Preview: Ducati Panigale V4 World Launch

 

Ducati is currently hosting the world launch of their massively anticipated new Panigale V4 superbike. As is now famously known, Ducati is departing the V-twin (or L-twin for the dearly pedantic) superbike scene and making way for a new life in the big city of four-cylinders – more specifically, V-fours.

The Panigale V4 was first unveiled at the EICMA Show in November last year, and the time has finally arrived when non-factory people get their first outing on what should be the most interesting new model of 2018. By non-factory people, we mean journalists, and for The Bike Show, Donovan is currently in Valencia in Spain awaiting his turn to test it (especially the rear suspension) today.

Valencia Ducati Panigale V4

The city’s track, Circuit Ricardo Tormo, has hosted a yearly round of MotoGP since 1999. This is the place where Rossi lost the championship to Nicky Hayden in 2006 after the Italian lost the front in turn two. During this same race, Troy Bayliss took a shock win on a Ducati while wild carding after winning the World Superbike Championship. Many will also remember Marquez defying all of Newton’s laws in turn one with a miraculous save.

The facility looks like a giant gladiator arena with a huge, concrete grandstand surrounding the entire circuit, and spectators sit on the outskirts with a view of the entire track at their disposal. The downside of this arena layout is that the four kilometre racetrack has to squeeze into a relatively small area, meaning it folds back and forth much like a high speed race circuit shouldn’t.

There’s still a huge amount to look forward to, if the Ducati claims are anything to go by – 214 hp (226 hp for the Speciale model) and 124 Nm of torque being churned out by a 1,103cc 90º V-four. The 214 hp output is impressive, but when thrown together with a kerb weight of 195kg, you get a power-to-weight ratio 1.1. That is nothing short of massive.

08 PANIGALE V4 S

The eagle-eyed reader will have noticed that the capacity means that they are not technically legal for World Superbikes, a series the V4 is destined for next year, but like the 1299, Ducati will be releasing an 1000cc R version probably at World Ducati Week in July.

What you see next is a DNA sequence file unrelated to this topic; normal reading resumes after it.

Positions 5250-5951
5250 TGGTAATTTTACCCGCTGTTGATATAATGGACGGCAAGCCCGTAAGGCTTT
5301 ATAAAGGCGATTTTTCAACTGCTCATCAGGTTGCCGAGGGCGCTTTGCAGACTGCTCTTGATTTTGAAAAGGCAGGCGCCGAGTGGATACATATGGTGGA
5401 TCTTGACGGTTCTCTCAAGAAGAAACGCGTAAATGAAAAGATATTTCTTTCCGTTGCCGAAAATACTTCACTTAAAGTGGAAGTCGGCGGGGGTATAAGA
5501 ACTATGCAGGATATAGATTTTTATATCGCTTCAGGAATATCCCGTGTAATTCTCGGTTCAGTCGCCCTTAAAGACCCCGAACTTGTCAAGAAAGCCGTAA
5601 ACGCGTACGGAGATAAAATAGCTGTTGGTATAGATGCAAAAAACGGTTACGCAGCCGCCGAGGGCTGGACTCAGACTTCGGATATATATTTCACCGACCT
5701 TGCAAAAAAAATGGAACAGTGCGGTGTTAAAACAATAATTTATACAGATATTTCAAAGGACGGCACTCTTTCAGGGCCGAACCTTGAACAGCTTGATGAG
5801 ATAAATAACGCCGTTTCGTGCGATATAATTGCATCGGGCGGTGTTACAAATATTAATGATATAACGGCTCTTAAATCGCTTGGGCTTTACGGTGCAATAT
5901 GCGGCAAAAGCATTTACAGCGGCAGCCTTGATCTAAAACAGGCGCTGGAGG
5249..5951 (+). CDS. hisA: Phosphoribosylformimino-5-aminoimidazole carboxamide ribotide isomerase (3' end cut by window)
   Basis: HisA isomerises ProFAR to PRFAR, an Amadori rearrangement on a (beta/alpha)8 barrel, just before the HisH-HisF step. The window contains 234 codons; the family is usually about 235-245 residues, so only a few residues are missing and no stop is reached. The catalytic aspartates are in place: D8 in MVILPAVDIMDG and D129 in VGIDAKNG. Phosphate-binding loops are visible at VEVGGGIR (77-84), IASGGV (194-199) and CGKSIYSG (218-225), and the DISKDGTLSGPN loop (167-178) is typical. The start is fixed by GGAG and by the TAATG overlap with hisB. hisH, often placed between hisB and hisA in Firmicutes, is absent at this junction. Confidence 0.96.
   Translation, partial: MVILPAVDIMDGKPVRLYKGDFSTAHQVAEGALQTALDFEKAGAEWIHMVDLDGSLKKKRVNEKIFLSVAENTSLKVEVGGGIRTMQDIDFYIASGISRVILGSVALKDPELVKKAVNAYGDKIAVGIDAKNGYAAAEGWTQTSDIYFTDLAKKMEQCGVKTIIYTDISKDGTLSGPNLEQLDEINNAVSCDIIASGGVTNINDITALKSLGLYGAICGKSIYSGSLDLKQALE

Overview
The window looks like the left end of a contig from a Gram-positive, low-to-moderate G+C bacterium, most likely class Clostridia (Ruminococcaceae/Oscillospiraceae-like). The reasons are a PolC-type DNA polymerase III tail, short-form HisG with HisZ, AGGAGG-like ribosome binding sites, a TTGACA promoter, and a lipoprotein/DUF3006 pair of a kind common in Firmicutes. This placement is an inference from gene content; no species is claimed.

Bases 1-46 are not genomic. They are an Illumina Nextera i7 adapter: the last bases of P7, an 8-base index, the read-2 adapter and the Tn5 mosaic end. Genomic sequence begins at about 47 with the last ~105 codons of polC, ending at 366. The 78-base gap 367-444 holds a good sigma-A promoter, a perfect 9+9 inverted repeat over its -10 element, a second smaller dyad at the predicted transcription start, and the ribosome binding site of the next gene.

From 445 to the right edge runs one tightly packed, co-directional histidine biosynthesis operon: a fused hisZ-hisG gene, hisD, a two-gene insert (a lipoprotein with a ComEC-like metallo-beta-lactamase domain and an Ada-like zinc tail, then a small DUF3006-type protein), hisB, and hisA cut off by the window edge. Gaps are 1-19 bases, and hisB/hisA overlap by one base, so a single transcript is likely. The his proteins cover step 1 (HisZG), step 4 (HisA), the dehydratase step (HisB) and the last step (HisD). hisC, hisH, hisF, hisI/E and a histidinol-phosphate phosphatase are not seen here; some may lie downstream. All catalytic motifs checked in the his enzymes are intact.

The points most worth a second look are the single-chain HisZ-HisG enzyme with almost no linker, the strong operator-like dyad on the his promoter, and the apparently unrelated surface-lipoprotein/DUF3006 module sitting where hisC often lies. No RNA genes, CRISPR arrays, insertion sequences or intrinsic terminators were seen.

What’s fascinating is the reasoning behind the V-four. Largely it was believed that Ducati were forced to go for four cylinders to keep up with the Kawasaki WSBK machines in the horsepower war, but there is more than that. The V-Four engine is more compact that the 1299 twin in every dimension, meaning better weight distribution and mass centralisation. More more than that, overall it is 2.2 kg lighter than the twin. So not only is more powerful, but should create a better handling package also.

It should be controllable, too, because it features a twin pulse firing order, where two cylinders fire one after each other with a log gap between them, in much the same fashion as the Yamaha R1 Crossplane. The electronics have been upgraded too, with refined traction control, slide control, wheelie control, engine brake control, both-ways quick shifter, launch control and cornering ABS with further sport function, allowing the rider to lock up the rear and not be hindered on the front, while still preventing front lock ups.

The chassis is still the monocoque format with the engine forming part of the frame, but all redesigned with input from the MotoGP project. The V4 uses Sachs suspension, while the V4S makes use of the latest Ohlins EC-2 adaptive units. With the engine more compact, the swingarm is now 67mm longer, that should mean better drive and less spinning out of corners.

The list of goodness continues, and will published in full, together with Donovan’s riding impressions, tomorrow morning. Keep a look out on The Bike Show site for that. It should be interesting.

For now, here is a sound bite teaser of the V4:

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